Court: Greens can sue to protect coal labor battle site

A coalition of environmental groups may sue to force the government to place historic preservation protections on the site of a violent coal labor battle in West Virginia, a federal court ruled Tuesday.

The Sierra Club and its allies want the Interior Department to designate the site of the Battle of Blair Mountain to protect it from mountaintop-removal mining.

Tuesday’s decision is far from a complete victory for the Sierra Club. The court only decided that the group has the standing to sue and did not decide on the merits of the underlying challenge.

The Interior Department briefly listed the Blair Mountain site on the National Register of Historic Places in 2009, which imposes various protections against development. It reversed course shortly thereafter, because the agency failed to account for the coal mining companies that own large tracts of the site in determining landowners’ objections.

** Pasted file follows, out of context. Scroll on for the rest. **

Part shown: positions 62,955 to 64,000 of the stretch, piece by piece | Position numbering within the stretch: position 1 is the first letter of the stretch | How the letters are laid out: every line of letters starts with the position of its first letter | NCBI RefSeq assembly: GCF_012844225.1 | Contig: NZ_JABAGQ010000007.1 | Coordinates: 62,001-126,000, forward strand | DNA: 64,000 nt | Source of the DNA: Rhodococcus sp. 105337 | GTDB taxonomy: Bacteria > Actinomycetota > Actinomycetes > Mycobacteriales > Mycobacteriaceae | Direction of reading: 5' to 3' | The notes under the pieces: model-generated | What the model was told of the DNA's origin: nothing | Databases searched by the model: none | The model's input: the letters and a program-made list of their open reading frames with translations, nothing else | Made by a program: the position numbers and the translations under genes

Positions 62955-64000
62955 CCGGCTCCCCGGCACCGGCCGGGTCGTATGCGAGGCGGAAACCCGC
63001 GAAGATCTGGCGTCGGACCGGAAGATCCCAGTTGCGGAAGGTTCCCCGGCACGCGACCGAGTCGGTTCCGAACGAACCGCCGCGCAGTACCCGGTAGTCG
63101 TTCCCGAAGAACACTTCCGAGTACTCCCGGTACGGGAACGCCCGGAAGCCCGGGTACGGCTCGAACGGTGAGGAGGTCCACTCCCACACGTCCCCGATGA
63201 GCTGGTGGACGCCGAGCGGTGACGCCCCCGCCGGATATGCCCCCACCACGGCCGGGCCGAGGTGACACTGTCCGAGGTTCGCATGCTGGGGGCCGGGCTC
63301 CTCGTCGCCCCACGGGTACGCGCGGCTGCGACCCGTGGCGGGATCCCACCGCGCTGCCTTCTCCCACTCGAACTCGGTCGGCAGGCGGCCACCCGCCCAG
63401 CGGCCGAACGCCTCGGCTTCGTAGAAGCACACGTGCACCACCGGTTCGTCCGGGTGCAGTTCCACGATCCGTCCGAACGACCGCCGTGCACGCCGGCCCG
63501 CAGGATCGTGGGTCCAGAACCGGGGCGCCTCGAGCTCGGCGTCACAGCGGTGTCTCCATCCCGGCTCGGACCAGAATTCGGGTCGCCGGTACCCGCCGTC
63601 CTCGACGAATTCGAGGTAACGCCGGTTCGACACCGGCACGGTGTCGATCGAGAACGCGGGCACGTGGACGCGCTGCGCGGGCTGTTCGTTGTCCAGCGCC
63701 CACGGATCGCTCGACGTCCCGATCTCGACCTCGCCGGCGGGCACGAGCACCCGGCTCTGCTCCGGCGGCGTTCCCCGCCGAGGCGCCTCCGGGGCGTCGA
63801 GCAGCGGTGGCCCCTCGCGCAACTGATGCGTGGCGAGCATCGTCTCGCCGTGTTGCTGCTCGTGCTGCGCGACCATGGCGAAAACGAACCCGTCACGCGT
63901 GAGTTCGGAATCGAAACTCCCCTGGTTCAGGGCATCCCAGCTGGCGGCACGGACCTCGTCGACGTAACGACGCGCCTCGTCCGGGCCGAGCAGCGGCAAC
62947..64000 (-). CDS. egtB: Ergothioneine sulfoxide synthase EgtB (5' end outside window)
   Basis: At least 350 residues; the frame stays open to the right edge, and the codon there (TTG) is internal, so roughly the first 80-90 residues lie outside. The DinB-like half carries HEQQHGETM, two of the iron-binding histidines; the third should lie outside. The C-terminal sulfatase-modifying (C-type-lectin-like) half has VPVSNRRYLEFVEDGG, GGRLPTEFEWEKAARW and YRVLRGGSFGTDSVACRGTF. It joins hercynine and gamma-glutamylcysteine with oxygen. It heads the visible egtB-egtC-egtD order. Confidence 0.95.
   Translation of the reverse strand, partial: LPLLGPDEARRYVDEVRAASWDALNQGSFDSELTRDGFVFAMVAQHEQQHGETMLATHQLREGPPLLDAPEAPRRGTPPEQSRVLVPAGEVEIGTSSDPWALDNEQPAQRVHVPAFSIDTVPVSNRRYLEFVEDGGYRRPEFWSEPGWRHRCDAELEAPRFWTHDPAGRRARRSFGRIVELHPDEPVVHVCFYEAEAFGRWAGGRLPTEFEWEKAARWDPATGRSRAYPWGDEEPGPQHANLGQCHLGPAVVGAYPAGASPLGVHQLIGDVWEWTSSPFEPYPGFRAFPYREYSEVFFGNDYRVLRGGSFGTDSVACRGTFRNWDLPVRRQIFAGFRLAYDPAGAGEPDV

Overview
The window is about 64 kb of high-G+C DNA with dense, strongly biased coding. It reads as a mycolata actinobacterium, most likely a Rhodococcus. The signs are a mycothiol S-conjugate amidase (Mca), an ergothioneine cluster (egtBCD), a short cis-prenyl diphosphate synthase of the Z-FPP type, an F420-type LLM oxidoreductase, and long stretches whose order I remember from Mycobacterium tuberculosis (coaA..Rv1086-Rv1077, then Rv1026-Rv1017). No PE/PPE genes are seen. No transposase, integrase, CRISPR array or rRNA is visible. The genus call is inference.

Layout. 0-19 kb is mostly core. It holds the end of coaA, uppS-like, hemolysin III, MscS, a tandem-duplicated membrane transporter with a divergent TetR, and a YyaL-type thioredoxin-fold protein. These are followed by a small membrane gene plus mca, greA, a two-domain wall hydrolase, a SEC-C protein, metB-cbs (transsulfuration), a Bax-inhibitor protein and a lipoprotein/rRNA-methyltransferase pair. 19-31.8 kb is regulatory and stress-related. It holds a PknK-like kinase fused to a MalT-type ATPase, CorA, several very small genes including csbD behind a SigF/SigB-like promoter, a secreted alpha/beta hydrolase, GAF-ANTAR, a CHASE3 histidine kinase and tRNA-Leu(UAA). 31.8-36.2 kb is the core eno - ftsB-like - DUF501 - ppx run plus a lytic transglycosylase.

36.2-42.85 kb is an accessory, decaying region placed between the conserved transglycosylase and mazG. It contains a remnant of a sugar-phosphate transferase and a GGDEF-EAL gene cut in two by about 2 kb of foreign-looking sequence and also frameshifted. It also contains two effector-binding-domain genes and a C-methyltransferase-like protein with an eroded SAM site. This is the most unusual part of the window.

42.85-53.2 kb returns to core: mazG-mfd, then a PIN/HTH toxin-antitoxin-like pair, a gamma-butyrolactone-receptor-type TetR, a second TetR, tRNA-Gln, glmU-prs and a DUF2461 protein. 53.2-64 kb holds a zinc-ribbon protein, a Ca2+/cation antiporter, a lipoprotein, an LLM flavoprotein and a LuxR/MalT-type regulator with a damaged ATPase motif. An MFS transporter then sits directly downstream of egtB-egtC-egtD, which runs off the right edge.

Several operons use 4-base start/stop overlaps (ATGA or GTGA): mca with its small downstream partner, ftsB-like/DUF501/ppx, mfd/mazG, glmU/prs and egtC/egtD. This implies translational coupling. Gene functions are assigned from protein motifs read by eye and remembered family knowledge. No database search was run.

The Tuesday ruling by the District of Columbia Circuit Court reversed a lower court's ruling that the environmental groups lacked standing. Two of the three judges concluded that the green groups’ members could suffer if mountaintop-removal mining took place on the site and that a historic listing could mitigate that harm.

“Coalition members who view and enjoy the battlefield’s aesthetic features, or who observe it for purposes of studying and appreciating its history, would suffer a concrete and particularized injury from the conduct of surface mining on the battlefield,” the judges wrote.

The court found that even if environmentalists are not allowed onto the battle site, they would still suffer from its destruction.

The judges also concluded that, because companies already have permits to mine at the site, there is a real harm that a listing could stop.

“The coal companies ... assert an expectation that they would mine in the Battlefield under the permits,” they wrote.

The Sierra Club said the ruling reaffirms the importance of protecting the site.

“Blair Mountain is an asset to the people of Appalachia. It must not be destroyed,” Bill Price, the group’s organizing representative for West Virginia, said in a statement. “This decision brings us one major step close to preserving our history.” 

The battle, in August and September 1921, remains the largest labor battle in the history of the country, and it was the largest armed conflict since the Civil War.

About 10,000 striking coal miners, seeking union rights, fought about 3,000 law enforcement and military personnel for a week. The miners lost.